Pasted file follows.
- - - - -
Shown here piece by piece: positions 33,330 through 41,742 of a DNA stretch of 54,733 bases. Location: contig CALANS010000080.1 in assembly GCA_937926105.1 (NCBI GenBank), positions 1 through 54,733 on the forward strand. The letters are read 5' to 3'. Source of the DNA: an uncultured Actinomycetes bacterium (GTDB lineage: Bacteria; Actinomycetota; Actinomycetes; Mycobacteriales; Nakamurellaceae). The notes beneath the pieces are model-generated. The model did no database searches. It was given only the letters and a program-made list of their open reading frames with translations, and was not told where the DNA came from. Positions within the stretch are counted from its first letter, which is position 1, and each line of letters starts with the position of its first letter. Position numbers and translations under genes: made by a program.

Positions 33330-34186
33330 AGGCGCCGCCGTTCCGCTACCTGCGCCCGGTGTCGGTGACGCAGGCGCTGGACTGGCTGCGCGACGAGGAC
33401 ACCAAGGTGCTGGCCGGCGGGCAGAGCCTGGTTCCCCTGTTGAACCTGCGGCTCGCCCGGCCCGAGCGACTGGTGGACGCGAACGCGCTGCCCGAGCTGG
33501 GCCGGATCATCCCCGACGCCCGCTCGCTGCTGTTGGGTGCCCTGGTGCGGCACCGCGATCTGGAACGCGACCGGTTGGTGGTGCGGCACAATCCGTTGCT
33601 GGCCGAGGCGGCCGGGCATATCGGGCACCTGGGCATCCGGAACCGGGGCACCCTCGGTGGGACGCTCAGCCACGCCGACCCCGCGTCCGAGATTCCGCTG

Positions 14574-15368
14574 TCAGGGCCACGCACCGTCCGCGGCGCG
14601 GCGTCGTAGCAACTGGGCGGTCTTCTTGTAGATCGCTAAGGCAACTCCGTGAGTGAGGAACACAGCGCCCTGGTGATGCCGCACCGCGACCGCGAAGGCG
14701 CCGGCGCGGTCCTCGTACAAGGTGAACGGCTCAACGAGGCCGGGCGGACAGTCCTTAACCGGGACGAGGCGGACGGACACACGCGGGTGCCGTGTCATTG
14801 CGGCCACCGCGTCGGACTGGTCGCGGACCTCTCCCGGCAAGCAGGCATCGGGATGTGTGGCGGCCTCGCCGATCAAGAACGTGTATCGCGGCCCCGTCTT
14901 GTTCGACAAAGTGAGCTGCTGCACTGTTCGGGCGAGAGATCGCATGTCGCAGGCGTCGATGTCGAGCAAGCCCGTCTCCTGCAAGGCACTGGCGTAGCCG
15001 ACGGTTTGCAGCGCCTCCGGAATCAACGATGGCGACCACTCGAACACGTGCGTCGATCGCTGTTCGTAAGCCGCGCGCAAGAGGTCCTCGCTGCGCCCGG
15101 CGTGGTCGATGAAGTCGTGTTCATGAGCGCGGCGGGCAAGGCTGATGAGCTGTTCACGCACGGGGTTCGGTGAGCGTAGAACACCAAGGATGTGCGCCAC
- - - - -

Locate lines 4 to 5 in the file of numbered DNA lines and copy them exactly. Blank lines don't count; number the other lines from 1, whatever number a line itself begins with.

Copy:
33401 ACCAAGGTGCTGGCCGGCGGGCAGAGCCTGGTTCCCCTGTTGAACCTGCGGCTCGCCCGGCCCGAGCGACTGGTGGACGCGAACGCGCTGCCCGAGCTGG
33501 GCCGGATCATCCCCGACGCCCGCTCGCTGCTGTTGGGTGCCCTGGTGCGGCACCGCGATCTGGAACGCGACCGGTTGGTGGTGCGGCACAATCCGTTGCT